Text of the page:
A few weeks ago, we heard from Ruth Berson regarding RIM, the Refugee, Immigration Ministry and its work in helping refugees and asylum seekers in the Boston area be settled, find jobs, and perhaps most importantly, to come to a restored humanity. Perhaps RIM and the variety of opportunities for service towards others is an example of our way towards becoming foot washers, a place we at Emmanuel can partner with others to help make a positive difference in people’s lives. As she spoke I couldn’t help but think of one of my favorite scripture passages, one found in Micah 6:8 – “To do justice and to live kindness, and to walk humbly before God.” We understand this already when we serve at the bread of life and our other ministries.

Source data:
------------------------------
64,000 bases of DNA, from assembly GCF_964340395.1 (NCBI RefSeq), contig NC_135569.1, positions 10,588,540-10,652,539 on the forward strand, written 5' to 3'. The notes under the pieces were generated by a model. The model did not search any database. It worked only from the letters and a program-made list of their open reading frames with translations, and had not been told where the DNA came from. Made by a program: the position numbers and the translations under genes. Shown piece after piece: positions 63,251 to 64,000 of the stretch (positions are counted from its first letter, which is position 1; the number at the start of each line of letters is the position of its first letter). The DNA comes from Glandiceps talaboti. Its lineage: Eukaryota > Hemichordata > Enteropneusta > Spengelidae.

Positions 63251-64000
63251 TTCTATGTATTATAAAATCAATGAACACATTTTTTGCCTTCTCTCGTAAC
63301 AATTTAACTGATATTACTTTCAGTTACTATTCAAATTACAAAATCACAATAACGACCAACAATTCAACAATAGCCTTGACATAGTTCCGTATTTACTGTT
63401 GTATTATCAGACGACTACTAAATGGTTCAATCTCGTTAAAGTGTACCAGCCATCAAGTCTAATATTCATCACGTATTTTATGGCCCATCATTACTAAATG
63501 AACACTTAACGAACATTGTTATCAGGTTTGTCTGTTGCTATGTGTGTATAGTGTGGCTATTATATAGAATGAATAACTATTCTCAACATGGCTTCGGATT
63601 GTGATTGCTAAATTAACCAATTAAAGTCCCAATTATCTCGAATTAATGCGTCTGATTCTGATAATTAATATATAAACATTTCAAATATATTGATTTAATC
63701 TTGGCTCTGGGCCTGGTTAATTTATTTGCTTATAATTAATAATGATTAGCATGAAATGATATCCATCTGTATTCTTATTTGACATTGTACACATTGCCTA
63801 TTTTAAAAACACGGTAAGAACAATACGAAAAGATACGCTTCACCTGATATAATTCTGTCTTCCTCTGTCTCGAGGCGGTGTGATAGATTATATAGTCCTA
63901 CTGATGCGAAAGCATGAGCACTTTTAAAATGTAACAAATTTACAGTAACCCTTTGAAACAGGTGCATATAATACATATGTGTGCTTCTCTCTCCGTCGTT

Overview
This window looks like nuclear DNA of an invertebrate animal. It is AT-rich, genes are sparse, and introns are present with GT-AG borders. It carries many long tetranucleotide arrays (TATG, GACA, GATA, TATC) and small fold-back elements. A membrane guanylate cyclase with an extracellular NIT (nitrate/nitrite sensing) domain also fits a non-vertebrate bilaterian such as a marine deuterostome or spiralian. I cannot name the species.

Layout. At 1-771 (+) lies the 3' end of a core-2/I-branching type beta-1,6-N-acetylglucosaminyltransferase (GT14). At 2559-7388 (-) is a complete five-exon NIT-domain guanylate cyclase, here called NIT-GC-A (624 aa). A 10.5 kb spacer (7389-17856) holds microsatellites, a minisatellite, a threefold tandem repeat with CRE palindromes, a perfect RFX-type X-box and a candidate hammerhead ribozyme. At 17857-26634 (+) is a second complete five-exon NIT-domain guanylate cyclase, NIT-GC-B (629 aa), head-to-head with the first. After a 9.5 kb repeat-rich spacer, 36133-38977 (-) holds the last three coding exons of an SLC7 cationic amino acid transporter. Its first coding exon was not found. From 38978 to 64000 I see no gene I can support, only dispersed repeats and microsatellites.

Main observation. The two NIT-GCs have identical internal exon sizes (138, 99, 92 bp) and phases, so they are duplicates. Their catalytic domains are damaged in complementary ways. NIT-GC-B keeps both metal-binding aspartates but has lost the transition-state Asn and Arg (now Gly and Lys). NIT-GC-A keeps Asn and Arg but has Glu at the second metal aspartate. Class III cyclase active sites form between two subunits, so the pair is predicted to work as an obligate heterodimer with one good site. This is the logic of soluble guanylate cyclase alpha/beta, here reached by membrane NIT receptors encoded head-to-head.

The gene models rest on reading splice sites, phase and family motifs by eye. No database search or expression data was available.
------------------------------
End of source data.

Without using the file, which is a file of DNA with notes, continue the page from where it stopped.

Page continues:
To do justice and to live kindness means we simply need to look around, the opportunities are there for us do to just that. We are already furnished with the love of Christ and made to serve. It’s there in those opportunities where we will see love, and where we will find love. Love for all to learn, to share and to give and to do, love far greater than words. Living into what the apostle John wrote, “Let us not love with word or with tongue, but in deed and truth” In the rush of todays world, we tend to want to fast forward everything, whether it’s reading emails, grocery shopping, or driving from one place to another. We shouldn’t rush thru holy week. As we leave this Lenten period of inward discernment and preparation, as we reflect on the concept of servanthood in our lives, and as we prepare ourselves for the days to come, we should take the time we need and look forward to the promise that Easter brings. What better time is there then, in that less hurried state, in these next few days, for us ask ourselves, “Are there feet for us to wash? Is there a towel around, a basin? Are there people to serve? A love that is real is love expressed in activity, not just words. Reaching out to act as a people of divine imitation, God watching us act, in his kingdom here on earth. AMEN